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We are using MOSS 2007 enterprise. Can anyone recommend a good wiki solution for us to use?

all the best

  • What are you trying to do? What type of content, how many pages/topics, and how many users? The question is pretty open ended. I think Woody did a good job giving an overview of the SharePoint wiki: endusersharepoint.com/2009/04/16/… – Mike Oryszak Mar 8 '10 at 4:03
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I'm lifting the answer I wrote for a similar question on Stack Overflow, since it seemed reasonably well-received there:

We run into this topic all the time, and the first question I have taken to asking people is "Why do you need a wiki"? Almost always the answers are things "ease of editing", "multiple contributors", and "Word is to heavyweight". Very rarely have we seen anyone ask for what I consider to be uniquely wiki-like features (special "magic" markup, fine grained version history showing changes, etc). Also, they usually want some kind of categorization of things, not just completely free-form pages.

In the SharePoint world these things should scream "list" at you if you've been working with the tool for a while. There is basically no particular reason to use a wiki for these knowledge base-style applications, especially since "ease of editing" usually directly conflicts with the idea of learning a special markup language for most user. Through a couple of rich-text columns in there, and you're all set. If you really don't like the built-in rich-text editor (yes the image uploading process is clunky and it doesn't work in Firefox), have someone in your organization go drop the 8 Benjamins and go get the RadEditor for SharePoint. It should pretty much handle those concerns.

Generally once we've gotten over the "but it needs to be a wiki" dogma, we've had pretty good customer reception to just using lists. In some cases, where a little more of a page templating facility was required we turned to using the WCM features of MOSS, which requires a little more up-front thought about templates, but also has a better out of the box experience for things like content snippets and image handling.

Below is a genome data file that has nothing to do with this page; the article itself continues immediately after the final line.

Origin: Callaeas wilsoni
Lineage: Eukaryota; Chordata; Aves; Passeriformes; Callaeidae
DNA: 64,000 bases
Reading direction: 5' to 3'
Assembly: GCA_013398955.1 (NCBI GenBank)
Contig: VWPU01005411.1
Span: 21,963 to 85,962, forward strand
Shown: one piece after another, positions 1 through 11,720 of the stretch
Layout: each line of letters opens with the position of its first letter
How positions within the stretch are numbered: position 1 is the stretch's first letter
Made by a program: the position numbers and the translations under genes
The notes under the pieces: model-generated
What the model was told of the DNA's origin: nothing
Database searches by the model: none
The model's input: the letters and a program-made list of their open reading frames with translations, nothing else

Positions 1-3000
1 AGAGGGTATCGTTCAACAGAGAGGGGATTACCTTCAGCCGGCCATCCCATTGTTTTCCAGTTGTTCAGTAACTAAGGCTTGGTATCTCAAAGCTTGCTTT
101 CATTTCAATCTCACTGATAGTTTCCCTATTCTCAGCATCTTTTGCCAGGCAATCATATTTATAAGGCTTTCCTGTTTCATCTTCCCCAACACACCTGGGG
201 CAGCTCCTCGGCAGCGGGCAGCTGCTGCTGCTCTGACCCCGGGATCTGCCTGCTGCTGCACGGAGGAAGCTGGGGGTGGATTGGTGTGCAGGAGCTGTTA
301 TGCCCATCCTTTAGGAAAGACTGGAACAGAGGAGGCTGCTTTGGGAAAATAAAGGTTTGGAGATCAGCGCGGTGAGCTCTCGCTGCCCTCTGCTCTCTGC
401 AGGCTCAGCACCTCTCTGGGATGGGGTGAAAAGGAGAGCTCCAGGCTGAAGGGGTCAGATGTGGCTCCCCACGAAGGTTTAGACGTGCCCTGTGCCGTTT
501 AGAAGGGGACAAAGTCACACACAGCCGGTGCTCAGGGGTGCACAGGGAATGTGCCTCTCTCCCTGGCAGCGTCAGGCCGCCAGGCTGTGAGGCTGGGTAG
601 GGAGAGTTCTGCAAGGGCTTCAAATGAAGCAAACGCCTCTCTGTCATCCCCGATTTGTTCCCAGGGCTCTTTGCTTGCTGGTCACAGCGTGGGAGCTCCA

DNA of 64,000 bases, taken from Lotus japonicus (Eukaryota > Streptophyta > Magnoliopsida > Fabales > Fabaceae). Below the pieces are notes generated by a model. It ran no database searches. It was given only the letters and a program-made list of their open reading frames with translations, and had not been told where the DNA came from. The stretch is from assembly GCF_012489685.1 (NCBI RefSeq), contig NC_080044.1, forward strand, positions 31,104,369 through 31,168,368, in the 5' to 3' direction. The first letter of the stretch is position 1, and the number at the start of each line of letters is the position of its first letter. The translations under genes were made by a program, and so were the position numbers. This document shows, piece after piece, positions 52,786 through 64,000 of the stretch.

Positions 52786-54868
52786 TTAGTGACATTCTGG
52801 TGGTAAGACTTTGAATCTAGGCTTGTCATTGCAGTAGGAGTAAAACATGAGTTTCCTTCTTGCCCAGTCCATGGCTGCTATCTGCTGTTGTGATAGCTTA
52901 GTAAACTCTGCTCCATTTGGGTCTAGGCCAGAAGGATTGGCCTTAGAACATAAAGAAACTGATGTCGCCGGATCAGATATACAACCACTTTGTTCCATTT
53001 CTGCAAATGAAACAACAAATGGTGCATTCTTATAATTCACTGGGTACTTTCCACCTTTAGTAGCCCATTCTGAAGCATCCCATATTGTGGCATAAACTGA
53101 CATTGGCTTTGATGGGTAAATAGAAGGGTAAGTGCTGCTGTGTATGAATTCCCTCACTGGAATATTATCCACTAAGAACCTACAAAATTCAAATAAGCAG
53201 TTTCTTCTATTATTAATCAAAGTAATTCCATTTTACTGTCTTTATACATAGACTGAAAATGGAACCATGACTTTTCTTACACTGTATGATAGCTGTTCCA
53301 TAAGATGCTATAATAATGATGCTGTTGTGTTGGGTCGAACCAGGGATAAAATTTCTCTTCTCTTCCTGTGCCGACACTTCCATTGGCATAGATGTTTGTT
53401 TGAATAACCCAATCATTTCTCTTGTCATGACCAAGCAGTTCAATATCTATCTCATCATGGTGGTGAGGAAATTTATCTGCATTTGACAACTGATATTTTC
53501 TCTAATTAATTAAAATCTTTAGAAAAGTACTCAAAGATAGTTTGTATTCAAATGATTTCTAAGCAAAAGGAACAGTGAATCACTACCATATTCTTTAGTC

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MOSS 2007 provides a WIKI template for collab portals. You can also use a WIKI page library to store your pages. If you want to enhance the usability check this site.

Try this resource http://www.bitsofsharepoint.com/Site/Wiki.aspx

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Have a look at Confluence by Atlassian, it integrates with Sharepoint.

Sharepoint's wiki functionality is exceedingly dire in my opinion...

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  • Amen to this. If only you didn't have to pay for Confluence on top of SharePoint. – Christopher D. Emerson Sep 6 '19 at 16:06
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Definitely depends on what your trying to do. If your trying to implement some sort of Knowledge Management requirements then the following links might help you...

Sean Wallbridge did a post a while back about using a SharePoint blog for knowledge management We use this inhouse and I much prefer what it provides than the out-of-the-box SharePoint wiki lists. Especially being able to post content directly from MS word and using live writer.

There is also the freely available Application templates, one of which is a knowledge base that uses a wiki list as its main content repository.

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Take a look at this recent post regarding WiKi options for SharePoint 2010. kwizcom-wiki-plus-for-sharepoint-2010

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